7. As far as I can tell, you guys are pretty safe. Gallup polls indicate:
    Seventy-two percent of Americans are certain there is a God and have no doubts, while another 14% think that God probably exists and have only a few doubts. Only 3% are certain that God does not exist. There are no significant differences in belief in God by age. Men, those living in the East and West, those who are college graduates, and those with high incomes are less likely to believe in God than others.
    http://www.galluppoll.com/content/?ci=23470&pg=1
    Fundamentalists will be the downfall though – no one wants it pushed on them, they want to find it themselves. Just my random outsider opinion.

  8. Yeah, the site was annoying and on some levels a bit innappropriate. However, it only magnifies for me how bitter I am. Which then makes me question whether I am not on some level in the wrong when I chose to be “in judgement” on another faction of christian ministry. I know that the bible does talk about this in some facet, but I also feel that with the state of my own christianity that I am not one to look at the speck in one’s eye when I can’t even get rid of the plank in my own eye. Even if I don’t necessarily agree with this sites approach to viewing the status of today’s teens, I cannot either find it right to sit in judgement on their methods as it doesn’t in my opinion violate any ethical or moral laws. Basically, how do I know if God is not using them in fact to help Pastor’s reach teens. Even though it appeared that there focus was only on church attendance, tithing, etc. they were speaking to Pastors and referencing the church. Again, is church defined as a building or a person? If this conference can fire up a Pastor and renew his passion to reach the coming generation, maybe the coming generation may not turn out to be so bitter towards the church as my generation is. Even if it only does this with one Pastor, then I think it is worth it.
    Again, I am not promoting them, but I don’t think it is right to judge them when we don’t actually know the “truth” that results from this ministry. Who are we to judge?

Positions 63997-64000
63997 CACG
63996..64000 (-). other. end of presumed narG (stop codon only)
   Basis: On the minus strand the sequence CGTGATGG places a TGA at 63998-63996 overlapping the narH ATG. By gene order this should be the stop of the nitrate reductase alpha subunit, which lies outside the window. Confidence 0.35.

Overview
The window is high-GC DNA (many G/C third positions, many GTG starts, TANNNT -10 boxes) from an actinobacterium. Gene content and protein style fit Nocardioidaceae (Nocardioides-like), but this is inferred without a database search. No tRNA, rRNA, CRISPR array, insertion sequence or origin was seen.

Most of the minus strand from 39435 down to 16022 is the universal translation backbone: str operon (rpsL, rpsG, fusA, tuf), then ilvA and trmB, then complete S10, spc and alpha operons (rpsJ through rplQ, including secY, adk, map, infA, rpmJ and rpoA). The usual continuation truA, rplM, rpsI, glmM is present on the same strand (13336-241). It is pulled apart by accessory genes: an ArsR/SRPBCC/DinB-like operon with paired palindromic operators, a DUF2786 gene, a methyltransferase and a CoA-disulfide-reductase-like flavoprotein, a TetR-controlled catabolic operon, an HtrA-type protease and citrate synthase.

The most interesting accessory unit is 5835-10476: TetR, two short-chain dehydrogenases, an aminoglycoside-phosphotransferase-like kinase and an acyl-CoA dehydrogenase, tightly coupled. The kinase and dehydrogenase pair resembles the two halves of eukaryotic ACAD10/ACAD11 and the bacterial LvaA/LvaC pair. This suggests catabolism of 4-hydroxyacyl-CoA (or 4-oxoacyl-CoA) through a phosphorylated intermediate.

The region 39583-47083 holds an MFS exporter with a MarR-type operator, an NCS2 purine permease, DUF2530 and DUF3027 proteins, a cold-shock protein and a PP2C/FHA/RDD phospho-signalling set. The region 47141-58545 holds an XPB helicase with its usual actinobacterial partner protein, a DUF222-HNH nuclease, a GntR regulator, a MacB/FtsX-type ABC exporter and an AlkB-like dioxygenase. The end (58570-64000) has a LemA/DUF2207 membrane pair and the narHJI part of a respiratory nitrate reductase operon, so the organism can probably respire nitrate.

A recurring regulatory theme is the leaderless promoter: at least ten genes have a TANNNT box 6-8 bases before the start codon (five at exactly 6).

9. I got the same e-mail a little over a month ago. And it isn’t just Teen Mania / Aquire the Fire, it is Dare 2 Share and all the others. I used to really look up to people like Billy Graham… but the passion has become a chaotic mess bent on a movement that dies when the kids get back in the church van… It kind of reminds me of a tee shirt that says, “Never underestimate the power of stupid people in large crowds.” Those kids are impressionable… it is kind of a mob mentality…

  10. Sad to think that the evangelical church continues to “circle the wagons” to protect its interests. It seems to me that Jesus was more concerned about creating an entrance of inclusion by serving those who “know not what they do.”

  11. Jon, do you object when the Bible says to put on the full armor of God, to take the sword of the spirit? I think the Bible does use military metaphors so I am not offended when Christians use them, and I am not sure why you are.
    I agree with Lani, perhaps you may be crossing the line into judging. I concede that some of these things can irritate me, not be the way I would do it, but I don’t think I’d decide not to be an Evangelical because of it.
    I agree with Aimee that young people are impressionable, they are forming their view of the way life works. As a Christian I want them to know and find the love of God that is in Jesus Christ. My life was changed when I was a teen, and I know of many others. I am very grateful that people were sharing the good news in my high school because my life has been full of healing and blessing year after year. It just gets better.